By Lawrence Toppman
The National Baseball Hall of Fame contains not a single player who could reliably step into every position. Many members played at more than one spot: Outfielders who lost a step or catchers whose knees gave out moved to first base, for instance. Yet no one there has been honored primarily for versatility. (By the way, everyone should visit Cooperstown, N.Y., at least once. If you go next summer, you can drive down the road to see “Cosi Fan Tutte” and “Don Giovanni” at Glimmerglass.)
But if someone established a Classical Music Hall of Fame, pretty much everyone in it would have excelled in multiple ways. Of course, only one hit a home run at least once in all genres.
Wolfgang Mozart produced first-rate symphonies, concertos, sacred choral pieces, chamber works for large ensembles, chamber works for small ensembles, solo pieces, comic operas, serenades, serious operas and songs. (Nobody wrote full-length ballets until long after his death.)
Everybody else has at least one deficiency. Beethoven never wrote a comic opera. Schubert never gave us a full-length concerto, and Bruckner and Wagner didn’t turn out any at all. Chopin never wrote anything that didn’t involve a piano, period. Mahler limited himself to symphonies, songs and one movement of a piano quartet.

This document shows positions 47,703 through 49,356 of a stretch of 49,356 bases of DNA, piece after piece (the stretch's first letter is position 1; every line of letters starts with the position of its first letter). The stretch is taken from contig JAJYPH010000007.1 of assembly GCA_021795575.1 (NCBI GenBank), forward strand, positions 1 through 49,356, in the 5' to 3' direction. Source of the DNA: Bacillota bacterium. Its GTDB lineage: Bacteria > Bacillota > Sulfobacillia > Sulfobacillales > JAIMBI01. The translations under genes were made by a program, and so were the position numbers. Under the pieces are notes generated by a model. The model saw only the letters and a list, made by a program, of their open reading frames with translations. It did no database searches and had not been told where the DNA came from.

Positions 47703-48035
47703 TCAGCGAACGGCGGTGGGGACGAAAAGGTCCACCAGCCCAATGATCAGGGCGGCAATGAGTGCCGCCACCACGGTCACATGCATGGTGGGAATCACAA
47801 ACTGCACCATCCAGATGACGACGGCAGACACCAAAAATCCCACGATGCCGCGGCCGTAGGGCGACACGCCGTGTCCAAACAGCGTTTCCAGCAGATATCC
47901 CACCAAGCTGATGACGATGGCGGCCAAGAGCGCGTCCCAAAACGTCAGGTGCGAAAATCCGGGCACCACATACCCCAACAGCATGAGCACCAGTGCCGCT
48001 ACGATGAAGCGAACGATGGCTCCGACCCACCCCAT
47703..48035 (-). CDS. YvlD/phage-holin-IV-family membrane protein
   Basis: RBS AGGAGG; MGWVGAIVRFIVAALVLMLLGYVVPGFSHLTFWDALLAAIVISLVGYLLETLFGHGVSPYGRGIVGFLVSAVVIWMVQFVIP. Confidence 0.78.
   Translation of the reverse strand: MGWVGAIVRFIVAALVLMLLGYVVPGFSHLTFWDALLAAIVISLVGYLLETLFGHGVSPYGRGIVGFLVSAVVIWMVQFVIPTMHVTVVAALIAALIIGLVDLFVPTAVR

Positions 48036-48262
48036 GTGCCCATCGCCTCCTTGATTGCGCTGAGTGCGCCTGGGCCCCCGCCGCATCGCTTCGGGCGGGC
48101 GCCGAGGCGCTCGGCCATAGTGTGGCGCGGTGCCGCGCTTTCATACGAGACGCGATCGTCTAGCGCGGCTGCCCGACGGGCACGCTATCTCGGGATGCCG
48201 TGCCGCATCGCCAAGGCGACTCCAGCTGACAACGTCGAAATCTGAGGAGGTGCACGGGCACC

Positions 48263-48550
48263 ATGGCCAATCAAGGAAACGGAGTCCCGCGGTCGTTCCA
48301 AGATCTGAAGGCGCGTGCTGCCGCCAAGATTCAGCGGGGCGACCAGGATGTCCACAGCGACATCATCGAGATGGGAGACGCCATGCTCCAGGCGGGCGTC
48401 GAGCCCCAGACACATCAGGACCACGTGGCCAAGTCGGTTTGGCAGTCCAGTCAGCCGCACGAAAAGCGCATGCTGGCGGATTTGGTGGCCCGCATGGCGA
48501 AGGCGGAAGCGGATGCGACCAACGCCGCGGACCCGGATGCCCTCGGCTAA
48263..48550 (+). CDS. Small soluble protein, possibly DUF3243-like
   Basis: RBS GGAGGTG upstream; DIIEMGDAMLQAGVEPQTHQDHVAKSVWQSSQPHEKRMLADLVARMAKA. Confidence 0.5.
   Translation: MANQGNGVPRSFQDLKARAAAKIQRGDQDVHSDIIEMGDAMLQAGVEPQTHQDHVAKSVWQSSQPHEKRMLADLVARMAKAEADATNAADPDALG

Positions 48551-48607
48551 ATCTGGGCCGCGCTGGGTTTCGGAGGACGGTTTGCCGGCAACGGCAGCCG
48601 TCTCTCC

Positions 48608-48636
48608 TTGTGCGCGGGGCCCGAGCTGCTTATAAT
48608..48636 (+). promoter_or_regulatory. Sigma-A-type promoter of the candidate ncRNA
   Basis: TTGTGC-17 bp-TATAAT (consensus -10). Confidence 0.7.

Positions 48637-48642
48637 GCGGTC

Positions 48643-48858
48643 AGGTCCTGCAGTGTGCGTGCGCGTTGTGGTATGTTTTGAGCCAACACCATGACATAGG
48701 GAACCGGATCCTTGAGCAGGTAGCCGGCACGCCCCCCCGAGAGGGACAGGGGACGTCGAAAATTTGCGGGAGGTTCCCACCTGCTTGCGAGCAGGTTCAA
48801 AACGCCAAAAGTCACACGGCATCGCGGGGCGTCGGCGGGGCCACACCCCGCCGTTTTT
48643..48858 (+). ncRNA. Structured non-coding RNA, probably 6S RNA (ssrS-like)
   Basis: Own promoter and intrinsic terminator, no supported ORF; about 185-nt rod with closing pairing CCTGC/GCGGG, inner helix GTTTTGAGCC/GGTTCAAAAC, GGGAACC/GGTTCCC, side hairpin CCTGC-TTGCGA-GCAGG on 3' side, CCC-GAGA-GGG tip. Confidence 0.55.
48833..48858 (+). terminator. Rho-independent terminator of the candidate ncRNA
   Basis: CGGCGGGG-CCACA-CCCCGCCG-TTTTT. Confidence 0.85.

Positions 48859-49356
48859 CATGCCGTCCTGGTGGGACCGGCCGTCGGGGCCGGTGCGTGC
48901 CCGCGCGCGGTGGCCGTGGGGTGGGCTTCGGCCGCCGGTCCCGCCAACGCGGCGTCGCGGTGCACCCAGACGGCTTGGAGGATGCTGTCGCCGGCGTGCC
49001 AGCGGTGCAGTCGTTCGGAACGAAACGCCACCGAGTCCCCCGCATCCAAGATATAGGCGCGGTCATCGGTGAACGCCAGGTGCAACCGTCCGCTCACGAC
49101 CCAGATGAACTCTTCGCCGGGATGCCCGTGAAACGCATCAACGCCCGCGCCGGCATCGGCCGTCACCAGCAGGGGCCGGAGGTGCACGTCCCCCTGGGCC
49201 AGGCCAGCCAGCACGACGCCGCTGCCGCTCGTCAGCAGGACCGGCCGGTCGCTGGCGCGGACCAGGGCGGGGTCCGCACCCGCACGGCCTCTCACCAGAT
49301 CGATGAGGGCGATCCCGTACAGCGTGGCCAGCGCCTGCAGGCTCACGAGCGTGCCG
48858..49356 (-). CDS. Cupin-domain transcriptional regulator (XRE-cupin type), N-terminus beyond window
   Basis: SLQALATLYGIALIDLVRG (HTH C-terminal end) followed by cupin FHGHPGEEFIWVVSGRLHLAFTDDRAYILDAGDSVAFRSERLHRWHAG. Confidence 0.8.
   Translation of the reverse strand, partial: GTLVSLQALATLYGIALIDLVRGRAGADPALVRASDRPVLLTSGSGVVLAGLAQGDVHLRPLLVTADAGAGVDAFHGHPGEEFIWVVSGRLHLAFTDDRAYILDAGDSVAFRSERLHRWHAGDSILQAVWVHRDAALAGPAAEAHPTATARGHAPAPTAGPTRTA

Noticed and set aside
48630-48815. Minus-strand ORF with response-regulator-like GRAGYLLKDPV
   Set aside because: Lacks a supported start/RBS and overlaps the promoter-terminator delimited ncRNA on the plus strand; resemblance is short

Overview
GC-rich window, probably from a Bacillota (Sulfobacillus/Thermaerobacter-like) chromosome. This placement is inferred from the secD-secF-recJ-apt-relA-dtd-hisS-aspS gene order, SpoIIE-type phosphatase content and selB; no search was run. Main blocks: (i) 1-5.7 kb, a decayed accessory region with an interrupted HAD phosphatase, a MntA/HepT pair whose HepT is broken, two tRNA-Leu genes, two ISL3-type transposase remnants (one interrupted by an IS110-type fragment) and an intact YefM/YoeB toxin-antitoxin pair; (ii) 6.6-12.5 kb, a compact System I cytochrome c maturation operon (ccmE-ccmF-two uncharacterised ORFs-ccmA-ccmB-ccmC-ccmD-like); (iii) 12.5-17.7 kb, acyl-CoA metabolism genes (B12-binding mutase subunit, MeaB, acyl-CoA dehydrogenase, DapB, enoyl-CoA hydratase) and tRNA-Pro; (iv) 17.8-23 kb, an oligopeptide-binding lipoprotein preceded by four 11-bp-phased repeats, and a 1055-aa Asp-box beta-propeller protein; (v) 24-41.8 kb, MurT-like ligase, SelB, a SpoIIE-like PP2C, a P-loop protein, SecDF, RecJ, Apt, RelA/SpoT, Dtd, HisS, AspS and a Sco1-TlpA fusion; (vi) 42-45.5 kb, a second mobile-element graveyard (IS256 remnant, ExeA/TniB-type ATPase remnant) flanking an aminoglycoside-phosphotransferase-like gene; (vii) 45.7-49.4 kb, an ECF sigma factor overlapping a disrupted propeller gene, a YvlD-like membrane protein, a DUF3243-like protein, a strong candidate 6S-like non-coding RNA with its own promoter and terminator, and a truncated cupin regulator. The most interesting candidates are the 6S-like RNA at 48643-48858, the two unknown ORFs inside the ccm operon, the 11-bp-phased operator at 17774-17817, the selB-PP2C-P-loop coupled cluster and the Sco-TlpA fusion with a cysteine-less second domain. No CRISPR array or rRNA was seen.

Handel’s great operas end in tragedy, not laughter. Bach wrote powerful Christian passions but chose not to compose secular operas. Verdi remains the supreme operatic genius of all time but wrote only negligible works away from the stage. Ravel died before he could get to a symphony.
Occasionally, a composer did touch all the bases. But Dvorak and Saint-Saens didn’t produce comic masterpieces, and I couldn’t make a strong case for either man’s choral music. Tchaikovsky’s piano sonatas and the two comic operas I’ve heard cure insomnia. So do the four Haydn operas I have endured. Vaughan Williams’ concertos aren’t top-shelf, though tuba players may disagree. (After all, they have so little repertoire in which to shine.)
I account every one of these men a genius, along with Schumann, Stravinsky, Shostakovich, Sousa, Strauss (both Richard and Johann the younger) and plenty of people whose names don’t begin with “S.” But their talents all ran in particular channels. Mozart alone excelled at least once at everything. That, for my money, is one huge reason he’s the greatest classical composer.